Wakeup 1.01

Note: This is most useful in a LAN (Local Area Network) where the computer you are trying to wakeup is on the same router as you are. Wakeup packets get squashed when hopping routers.

Scenario: You have a computer in the same building as you are in and you would like to wake it up (from shutdown, standby, or sleep) without actually walking over to it and pressing the power button. (Assuming that this computer is on the same network as you are and uses the same gateway/router)

First, you will need Wakeup 1.01 which you can download here. Within the ZIP file you will find wakeup.exe. Copy that to a new folder C:\wakeup101\ (which you will create).

Next, open up a command prompt (START -> RUN -> CMD). Change the directory to the wakeup folder by using this command chdir C:\wakeup101\

Your command line should now read C:\wakeup101>. In order to wake up a computer you will use this command:
C:\wakeup101>wakeup MACADDRESS

Refer to the picture below for how I issued this command!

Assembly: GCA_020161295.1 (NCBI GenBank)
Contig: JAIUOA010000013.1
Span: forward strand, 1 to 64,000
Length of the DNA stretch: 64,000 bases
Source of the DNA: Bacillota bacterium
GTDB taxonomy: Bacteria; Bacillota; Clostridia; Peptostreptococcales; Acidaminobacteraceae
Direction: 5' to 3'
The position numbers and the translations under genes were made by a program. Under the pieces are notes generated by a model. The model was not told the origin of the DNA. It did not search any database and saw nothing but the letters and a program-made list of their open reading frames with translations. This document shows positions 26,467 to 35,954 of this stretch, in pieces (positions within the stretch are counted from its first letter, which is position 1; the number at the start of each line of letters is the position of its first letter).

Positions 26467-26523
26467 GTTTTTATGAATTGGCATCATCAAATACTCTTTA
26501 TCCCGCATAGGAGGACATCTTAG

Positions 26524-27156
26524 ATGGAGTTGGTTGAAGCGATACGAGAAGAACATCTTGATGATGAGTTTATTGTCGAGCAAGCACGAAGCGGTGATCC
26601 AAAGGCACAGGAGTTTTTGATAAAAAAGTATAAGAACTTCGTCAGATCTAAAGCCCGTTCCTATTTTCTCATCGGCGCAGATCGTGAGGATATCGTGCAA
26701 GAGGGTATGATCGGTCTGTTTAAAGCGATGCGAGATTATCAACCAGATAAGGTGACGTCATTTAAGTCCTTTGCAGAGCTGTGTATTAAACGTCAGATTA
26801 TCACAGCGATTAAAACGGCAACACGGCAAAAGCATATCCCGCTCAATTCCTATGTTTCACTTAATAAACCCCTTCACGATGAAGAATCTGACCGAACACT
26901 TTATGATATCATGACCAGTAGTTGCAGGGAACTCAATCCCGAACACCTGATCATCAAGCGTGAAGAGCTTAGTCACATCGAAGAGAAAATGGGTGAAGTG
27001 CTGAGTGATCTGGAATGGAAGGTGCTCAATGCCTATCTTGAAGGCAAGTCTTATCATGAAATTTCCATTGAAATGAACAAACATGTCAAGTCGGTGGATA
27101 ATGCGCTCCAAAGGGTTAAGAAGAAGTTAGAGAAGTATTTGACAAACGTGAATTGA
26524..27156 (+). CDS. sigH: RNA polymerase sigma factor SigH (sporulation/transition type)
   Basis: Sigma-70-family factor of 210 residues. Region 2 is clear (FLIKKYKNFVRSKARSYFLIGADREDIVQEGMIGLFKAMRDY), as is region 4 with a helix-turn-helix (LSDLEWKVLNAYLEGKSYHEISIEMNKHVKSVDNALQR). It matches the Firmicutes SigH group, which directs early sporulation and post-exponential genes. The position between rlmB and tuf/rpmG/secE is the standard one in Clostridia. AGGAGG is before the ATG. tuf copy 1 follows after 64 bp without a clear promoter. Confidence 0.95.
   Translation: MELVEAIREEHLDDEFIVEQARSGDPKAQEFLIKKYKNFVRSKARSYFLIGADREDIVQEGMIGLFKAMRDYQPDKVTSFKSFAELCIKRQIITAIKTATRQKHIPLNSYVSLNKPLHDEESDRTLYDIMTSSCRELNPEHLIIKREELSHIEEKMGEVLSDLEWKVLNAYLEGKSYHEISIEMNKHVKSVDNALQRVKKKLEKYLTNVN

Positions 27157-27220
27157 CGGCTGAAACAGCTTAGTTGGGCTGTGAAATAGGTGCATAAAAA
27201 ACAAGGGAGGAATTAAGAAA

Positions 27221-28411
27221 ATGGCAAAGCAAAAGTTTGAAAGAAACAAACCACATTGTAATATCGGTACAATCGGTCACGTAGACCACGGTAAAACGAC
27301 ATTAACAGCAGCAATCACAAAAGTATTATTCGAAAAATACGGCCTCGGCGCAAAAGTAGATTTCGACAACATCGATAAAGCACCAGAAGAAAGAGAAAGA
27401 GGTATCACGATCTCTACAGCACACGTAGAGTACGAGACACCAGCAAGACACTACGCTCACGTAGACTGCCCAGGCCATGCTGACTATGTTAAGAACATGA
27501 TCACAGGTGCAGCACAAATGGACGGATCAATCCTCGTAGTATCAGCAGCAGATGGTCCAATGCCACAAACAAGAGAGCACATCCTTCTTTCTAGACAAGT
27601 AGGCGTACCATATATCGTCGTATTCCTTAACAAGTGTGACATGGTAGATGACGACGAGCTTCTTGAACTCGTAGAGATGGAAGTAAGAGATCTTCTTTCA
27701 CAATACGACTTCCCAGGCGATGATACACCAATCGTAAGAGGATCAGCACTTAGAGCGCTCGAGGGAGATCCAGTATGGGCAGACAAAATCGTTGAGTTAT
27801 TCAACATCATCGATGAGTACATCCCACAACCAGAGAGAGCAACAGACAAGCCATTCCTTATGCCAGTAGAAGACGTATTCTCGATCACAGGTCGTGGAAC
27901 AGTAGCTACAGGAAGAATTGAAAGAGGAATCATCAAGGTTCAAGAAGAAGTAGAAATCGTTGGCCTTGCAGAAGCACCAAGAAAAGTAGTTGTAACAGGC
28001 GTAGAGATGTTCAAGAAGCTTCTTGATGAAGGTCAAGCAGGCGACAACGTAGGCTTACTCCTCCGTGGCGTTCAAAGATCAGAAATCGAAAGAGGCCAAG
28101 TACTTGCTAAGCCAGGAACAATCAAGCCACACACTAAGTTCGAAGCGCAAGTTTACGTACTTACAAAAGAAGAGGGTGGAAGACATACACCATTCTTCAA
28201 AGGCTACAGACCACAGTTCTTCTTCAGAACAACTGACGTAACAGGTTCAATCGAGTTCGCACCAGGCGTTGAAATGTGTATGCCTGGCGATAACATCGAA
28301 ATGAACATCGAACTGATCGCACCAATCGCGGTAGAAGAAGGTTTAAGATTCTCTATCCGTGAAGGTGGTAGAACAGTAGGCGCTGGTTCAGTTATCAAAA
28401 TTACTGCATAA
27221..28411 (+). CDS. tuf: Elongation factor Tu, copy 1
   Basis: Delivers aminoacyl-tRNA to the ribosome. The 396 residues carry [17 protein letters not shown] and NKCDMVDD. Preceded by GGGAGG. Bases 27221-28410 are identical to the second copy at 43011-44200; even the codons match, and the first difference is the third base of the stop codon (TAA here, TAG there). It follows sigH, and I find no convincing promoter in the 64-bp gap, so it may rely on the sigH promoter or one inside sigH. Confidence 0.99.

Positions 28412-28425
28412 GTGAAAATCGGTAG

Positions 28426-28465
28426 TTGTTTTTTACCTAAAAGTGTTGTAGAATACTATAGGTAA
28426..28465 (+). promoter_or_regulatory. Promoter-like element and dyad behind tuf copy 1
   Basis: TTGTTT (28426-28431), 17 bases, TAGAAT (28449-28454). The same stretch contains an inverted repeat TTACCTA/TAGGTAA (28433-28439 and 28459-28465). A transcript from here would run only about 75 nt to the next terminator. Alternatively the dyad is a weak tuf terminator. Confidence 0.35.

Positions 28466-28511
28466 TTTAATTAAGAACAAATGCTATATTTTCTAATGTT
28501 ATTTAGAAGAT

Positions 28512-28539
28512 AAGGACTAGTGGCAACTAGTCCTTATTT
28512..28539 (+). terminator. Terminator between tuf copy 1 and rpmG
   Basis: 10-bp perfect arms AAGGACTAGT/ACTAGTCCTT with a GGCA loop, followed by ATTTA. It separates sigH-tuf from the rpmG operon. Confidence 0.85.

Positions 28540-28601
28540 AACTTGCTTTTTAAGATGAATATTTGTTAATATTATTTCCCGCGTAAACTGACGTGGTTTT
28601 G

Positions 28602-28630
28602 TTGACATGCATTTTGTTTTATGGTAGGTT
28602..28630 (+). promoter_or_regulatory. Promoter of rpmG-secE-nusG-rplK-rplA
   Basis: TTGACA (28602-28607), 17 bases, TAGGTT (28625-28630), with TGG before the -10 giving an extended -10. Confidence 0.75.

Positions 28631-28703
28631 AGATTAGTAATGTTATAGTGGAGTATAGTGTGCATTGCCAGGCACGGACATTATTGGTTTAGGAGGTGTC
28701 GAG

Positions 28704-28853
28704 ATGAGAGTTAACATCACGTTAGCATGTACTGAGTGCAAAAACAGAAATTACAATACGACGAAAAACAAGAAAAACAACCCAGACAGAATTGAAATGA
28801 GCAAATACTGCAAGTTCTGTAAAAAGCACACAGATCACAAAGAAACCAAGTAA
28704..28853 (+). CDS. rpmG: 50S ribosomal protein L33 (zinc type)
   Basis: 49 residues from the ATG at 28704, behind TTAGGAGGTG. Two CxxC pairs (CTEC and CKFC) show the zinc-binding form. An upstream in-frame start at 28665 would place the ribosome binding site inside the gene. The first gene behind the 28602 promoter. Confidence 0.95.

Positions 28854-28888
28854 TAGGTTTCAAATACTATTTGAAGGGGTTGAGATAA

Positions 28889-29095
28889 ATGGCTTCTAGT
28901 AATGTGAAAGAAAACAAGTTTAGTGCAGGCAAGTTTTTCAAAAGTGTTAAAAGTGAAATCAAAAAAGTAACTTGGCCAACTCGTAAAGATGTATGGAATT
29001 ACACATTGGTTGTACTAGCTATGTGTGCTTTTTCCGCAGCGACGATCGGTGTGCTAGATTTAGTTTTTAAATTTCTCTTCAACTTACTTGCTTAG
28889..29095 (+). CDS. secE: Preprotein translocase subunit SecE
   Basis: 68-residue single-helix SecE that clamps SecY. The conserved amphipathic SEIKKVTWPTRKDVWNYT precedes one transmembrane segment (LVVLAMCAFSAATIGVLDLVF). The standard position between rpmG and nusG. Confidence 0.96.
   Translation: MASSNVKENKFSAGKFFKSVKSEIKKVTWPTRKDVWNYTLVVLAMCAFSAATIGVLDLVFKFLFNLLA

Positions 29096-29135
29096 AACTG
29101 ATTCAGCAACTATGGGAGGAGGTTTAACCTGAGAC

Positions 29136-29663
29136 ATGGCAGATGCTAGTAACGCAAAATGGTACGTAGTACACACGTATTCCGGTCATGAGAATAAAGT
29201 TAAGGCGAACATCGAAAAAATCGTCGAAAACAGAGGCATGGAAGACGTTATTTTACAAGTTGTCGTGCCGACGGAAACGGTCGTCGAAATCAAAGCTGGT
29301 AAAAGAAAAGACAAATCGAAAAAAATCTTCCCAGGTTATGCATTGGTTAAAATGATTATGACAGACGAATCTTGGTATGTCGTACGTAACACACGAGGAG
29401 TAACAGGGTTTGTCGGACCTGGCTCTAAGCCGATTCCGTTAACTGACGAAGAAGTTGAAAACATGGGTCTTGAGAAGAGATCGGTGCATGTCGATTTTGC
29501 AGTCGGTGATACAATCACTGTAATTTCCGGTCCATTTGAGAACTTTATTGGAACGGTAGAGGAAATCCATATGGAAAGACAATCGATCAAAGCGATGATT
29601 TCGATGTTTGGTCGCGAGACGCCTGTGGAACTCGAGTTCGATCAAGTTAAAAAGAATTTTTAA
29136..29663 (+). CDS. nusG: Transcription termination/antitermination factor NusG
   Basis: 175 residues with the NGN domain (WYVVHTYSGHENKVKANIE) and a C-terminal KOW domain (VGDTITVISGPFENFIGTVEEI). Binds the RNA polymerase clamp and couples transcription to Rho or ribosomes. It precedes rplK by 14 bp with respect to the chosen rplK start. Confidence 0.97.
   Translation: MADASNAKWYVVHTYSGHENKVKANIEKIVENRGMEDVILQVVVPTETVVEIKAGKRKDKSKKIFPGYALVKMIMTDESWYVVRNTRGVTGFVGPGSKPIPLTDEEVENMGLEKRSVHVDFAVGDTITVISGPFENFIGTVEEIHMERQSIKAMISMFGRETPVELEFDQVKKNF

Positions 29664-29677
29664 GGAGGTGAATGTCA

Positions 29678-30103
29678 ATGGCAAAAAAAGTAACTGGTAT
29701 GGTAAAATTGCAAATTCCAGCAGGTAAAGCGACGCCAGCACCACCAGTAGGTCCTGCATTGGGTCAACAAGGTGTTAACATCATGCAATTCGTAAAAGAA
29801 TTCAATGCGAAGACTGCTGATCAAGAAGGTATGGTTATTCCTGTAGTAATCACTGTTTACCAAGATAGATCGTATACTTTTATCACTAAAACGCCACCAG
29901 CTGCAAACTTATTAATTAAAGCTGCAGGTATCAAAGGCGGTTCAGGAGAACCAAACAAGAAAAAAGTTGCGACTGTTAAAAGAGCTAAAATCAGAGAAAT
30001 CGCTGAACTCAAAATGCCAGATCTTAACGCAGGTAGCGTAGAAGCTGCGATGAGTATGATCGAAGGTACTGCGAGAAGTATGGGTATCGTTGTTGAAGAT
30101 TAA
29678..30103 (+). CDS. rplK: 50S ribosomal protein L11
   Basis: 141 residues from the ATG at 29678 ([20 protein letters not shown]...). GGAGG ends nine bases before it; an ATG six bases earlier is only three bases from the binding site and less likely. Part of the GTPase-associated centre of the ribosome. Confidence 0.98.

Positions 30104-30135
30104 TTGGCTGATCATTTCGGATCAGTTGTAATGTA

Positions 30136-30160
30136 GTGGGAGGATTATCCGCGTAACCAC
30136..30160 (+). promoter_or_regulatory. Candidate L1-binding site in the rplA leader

Performing a remote logoff, shutdown, or restart

One of the many benefits, besides time and amount of effort involved, of performing a remote log off via GUI rather than through a DOS prompt is that you actually see what it is you are doing. With this available, it is easier to perform a task of this caliber with minimal to no mistakes at all. This is especially beneficial and time preserving if you plan to do this over a WAN.


The Tasklist Command

Tasklist, a command within Command Prompt, allows one to see the programs running on his/her computer or any remote computer within the same network. Tasklist, for me, comes in handy when I want to view the running programs on another computer within my network without having to actually remote in to the computer and go to task manager.